AFROBEAT AIRWAYS 2


REVIEW: ‘Afro-Beat Airways 2’


TICKLING MY FANCY MUSIC SELECTION: Cabaret Voltaire, Killing Fields Of Ontario, David Lawrie, Malkovich. 



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Various Artists  ‘Afro-Beat Airways 2: Return Flight To Ghana 1974 – 1983’  (Analog Africa)  16th September 2013


Chronicler and curator of West Africa’s  (with the exception of a few congruous excursions to South America) rich musical melting pot, Samy Ben Redjeb, under the banner of the Analog Africa label imprint, returns to that fertile hotbed of omnivorous ‘highlife’, Ghana.

Previous surveys of Angola, Benin and Nigeria have dug up pure musical gold; from the highly-rated and deemed essential record collection purchase, Africa Scream Contest, to perhaps my  ‘enourmed’ favourite, Legends Of Benin, each release can be considered a vital showcase for the continents most vibrant, funked-out and rhythmic workouts.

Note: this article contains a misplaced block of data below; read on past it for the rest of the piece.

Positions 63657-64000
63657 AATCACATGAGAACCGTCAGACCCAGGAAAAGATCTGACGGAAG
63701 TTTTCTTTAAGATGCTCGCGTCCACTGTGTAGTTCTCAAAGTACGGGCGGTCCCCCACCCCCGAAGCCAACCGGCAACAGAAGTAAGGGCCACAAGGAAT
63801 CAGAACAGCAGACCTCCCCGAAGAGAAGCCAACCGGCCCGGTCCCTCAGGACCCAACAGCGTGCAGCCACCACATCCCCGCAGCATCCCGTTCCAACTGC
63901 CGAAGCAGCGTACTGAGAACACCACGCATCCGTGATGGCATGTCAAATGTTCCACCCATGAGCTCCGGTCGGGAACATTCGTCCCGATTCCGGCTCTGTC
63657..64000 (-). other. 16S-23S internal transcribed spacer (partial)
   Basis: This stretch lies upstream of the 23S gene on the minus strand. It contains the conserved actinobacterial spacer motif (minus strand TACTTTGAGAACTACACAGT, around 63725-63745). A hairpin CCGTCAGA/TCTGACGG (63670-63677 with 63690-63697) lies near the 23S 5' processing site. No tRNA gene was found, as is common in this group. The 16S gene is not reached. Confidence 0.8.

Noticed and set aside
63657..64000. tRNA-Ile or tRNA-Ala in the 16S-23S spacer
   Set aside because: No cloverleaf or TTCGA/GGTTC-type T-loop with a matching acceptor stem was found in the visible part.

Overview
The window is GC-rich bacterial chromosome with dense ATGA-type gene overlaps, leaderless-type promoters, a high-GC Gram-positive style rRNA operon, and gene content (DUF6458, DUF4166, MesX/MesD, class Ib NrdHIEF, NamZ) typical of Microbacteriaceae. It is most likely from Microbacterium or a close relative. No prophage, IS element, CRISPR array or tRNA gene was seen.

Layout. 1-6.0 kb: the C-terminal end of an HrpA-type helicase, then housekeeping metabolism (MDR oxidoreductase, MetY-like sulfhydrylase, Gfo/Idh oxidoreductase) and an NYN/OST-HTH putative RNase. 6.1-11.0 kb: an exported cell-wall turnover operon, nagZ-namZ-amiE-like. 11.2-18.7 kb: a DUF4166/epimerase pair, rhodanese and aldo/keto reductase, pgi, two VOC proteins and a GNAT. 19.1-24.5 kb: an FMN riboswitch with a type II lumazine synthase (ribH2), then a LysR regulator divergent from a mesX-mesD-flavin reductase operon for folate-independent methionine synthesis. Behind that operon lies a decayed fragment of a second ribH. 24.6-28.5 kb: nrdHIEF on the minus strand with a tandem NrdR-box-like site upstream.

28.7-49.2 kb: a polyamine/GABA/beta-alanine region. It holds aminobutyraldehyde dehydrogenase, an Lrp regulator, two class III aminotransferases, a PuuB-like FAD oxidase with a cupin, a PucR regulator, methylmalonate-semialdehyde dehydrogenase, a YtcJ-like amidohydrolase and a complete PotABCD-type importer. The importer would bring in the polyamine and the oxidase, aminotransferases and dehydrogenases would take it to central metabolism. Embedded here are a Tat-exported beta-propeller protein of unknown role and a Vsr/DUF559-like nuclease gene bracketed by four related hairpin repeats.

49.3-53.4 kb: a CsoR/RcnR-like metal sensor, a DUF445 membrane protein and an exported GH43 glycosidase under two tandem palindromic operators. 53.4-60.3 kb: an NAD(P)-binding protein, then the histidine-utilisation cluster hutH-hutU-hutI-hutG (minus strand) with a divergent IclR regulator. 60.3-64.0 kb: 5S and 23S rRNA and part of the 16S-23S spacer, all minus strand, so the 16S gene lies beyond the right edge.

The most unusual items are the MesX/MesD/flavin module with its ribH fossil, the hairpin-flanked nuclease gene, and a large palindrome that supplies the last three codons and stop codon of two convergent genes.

Released back in 2009 the label’s first ‘Afro-Beat Airways’ compilation (REVIEWED HERE) also crossed the eastern boarder into neighbouring Togo; part 2 contains itself wholly to Ghana, crisscrossing Africa’s first nation to gain independence from colonial rule. Lavished in the customary colourfully gilded packaging we’ve come to admire, with an abundance of rare period photographs and assiduous linear notes, Volume 2 appeals to the eye: the refashioned mix of LP covers, candid nightclub shots and energetic overlapping vivid patterns certainly capture the scenes energy.



A labour of love, Redjeb and his team go far beyond the role of just collators. Tracking down, if possible, the original artists and bands for permission and of course their stories. A hallowed trip through the bustling markets and streets of the capital, Accra, or on a dusty trail to parts of the ‘self proclaimed Islamic Funk belt’, Bolgatana, the travail is all taken care of on our behalf: all we need to do is kick back and indulge.